"He's half scared to death," remarked Skeevers, as Enoch shut the door. "I wonder why it is that shopmen turn pale at the mention of the words 'piece work.' Why, every engineer on the road runs by the piece, and wouldn't run any other way. I know what it is, and you can't blame them; it's the greed of the bosses, that's what it is. They pay big at first to get the men to half kill themselves to do a lot of work, then they cut them down from that basis to just a trifle over day's pay. The mechanic makes 10 per cent. on the change, the company 500 - 'taint honest. I'll give that boy a five-year contract if he shows a saving of 25 per cent. - and I know he'll save 50 and it will be signed by the general manager, see if it ain't, or my name's not Skeevers. That steam-pipe job's a" -

"Misther Skaavers, sorr!" said Dennis Rafferty, foreman of the laboring gang, sticking his head into the door, "there do be a big cayrload ave iron, pipes and biler sheets on the supply house scales. Shall Oi dump it into the house or unload it where ye's want it, as ye did the lasth jag?"

"I'll go and look at it, Dennis."

"If ye's plaze, sorr."

Skeevers got up into the car and looked at its lading, and the longer he looked the hotter he got under the collar.

"Leave her where she is, Dennis, for to-day, and do something else. I'll see about it."

Then he went into his office and wrote the following letter to the purchasing agent.

"Wm. Shaver, Pur. Agt. G. A. L. R. R.:

"Dear Sir - We have in our yard a carload of material (car 1346) evidently not intended for us. If you will look over our requisition for the month you will not find an order for a single thing contained in this car. Please order it away, and notify us when we may expect the material ordered. Yours very truly,

"JAS SKEEVERS,

"Acting G. M. M."

"You will get a red-hot one on that," said the timekeeper, as he pounded it out on the typewriter. "Shaver is a nephew of the Old Man!"

"I don't care if he's his mother."

Shaver didn't wait to write. The very next morning he jumped on the telephone (speaking in office parlance), and ripped Skeevers up the back. Skeevers kept cool, and let Shaver do most of the talking. Among other things, he announced that the Old Man would be home that night, and that he proposed to lay the matter before him. This just suited Skeevers, and he bid Shaver good-bye sweetly and hung up the 'phone.

To make a long story short, the Old Man did come home - leaving John Massey in the East. The purchasing agent told his story with indignation, a little of which the Old Man absorbed, and the Old Man 'phoned for Skeevers to come down in the afternoon. Skeevers went, loaded. The Old Man greeted him civilly enough, and sent for the purchasing agent.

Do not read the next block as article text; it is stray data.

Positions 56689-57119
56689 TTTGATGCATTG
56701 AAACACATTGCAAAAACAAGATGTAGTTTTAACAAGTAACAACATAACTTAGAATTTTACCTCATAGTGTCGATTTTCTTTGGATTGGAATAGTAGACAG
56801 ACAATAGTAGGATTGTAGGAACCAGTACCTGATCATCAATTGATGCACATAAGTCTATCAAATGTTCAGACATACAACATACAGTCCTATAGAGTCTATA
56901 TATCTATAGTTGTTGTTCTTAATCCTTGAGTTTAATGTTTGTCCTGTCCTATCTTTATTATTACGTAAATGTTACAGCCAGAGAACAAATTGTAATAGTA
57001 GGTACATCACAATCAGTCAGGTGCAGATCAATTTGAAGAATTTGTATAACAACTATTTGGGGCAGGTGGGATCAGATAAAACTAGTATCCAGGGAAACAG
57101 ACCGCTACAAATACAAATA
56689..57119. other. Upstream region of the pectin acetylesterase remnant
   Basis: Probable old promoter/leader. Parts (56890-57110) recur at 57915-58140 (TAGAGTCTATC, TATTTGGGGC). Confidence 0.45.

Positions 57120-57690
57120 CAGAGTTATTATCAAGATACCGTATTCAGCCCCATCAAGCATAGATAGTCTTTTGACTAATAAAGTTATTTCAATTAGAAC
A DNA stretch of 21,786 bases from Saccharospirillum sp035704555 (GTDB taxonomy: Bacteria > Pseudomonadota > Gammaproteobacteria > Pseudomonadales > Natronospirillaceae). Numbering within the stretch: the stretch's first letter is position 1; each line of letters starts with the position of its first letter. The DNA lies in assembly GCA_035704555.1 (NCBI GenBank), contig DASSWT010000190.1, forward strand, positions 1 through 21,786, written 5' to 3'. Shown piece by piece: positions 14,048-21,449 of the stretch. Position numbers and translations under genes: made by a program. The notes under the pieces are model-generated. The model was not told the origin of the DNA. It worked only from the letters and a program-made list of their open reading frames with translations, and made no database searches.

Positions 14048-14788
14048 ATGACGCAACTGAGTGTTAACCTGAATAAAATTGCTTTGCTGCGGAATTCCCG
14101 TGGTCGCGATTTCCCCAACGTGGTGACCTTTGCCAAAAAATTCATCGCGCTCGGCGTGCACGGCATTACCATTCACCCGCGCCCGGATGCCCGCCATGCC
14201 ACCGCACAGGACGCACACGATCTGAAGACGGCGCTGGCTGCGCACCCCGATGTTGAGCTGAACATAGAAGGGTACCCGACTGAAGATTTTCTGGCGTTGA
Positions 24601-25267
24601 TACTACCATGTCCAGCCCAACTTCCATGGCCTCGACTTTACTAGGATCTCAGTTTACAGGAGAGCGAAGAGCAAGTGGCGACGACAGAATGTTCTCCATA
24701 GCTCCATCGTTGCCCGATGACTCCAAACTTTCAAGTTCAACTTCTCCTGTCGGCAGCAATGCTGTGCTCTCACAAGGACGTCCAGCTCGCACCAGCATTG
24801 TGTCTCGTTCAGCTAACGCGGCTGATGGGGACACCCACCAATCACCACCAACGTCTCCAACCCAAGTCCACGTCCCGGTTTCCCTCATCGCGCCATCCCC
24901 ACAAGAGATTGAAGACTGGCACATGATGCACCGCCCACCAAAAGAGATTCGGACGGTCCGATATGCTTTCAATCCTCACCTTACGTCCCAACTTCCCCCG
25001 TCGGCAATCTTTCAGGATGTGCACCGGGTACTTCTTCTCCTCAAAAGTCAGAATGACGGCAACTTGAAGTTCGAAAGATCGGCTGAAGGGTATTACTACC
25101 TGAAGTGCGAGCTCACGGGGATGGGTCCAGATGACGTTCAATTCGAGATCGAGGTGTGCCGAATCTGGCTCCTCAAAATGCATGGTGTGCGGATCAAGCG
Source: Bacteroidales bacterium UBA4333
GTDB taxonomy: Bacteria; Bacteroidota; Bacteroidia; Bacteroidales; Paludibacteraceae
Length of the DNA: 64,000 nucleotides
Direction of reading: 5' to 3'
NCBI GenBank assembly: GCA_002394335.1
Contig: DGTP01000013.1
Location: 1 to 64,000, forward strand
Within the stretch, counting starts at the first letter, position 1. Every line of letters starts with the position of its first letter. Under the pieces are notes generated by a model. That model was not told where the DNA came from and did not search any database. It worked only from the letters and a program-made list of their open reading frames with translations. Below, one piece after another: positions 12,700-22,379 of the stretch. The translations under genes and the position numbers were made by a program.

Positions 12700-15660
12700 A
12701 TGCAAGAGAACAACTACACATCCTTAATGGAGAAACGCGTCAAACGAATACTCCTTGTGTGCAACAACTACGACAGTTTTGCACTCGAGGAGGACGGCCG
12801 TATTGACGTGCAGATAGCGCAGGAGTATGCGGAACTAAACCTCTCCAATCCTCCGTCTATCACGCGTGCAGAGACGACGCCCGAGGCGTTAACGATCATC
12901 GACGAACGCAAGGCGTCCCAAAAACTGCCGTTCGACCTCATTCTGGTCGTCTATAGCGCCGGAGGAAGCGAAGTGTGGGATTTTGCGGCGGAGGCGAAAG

"Skeevers," said he, "I'm sorry to see you commence quarreling with the other departments so soon; that's a thing that prevents many otherwise good men from going to the front. You run your own department, and let the other men run theirs - if there's anything that gets me wild it's quarreling between two departments, say the transportation and the motive power. Now, what's the matter between you and Shaver?"

The purchasing agent had come in and taken a seat.

"Mr. Wider, I have no desire to quarrel with anyone. I believe that all hands should work to one end. Now, you wrote me from New York that you would hold me responsible for results in my department. Can you do that if I have no authority?"

"But you have authority, sir."

"How much authority has an officer who orders a pail when another officer can, unknown to him, change the order to a quart measure?"

"Has that been done?"

"Worse than that. Mr. Massey says nothing; if you told him to make a boiler out of bass-wood, and carry 300 pounds pressure on it, he'd do it, excusing himself by saying it was orders. I feel responsible for the boilers I work on - and if one of 'em blows up, you will hold me ronsible, and I'll hold myself responsible.

"I am building a new boiler for our night express engine, and I ordered certain materials that I considered necessary. Mr. Shaver, here, saw fit to change that order to the materials he thought necessary. The only question now is, who you will put in charge of the work, who you think the best judge? If I do it, I will be responsible, and not you. I shall decline to build a boiler of a design I am afraid of, or to use materials I think unfit."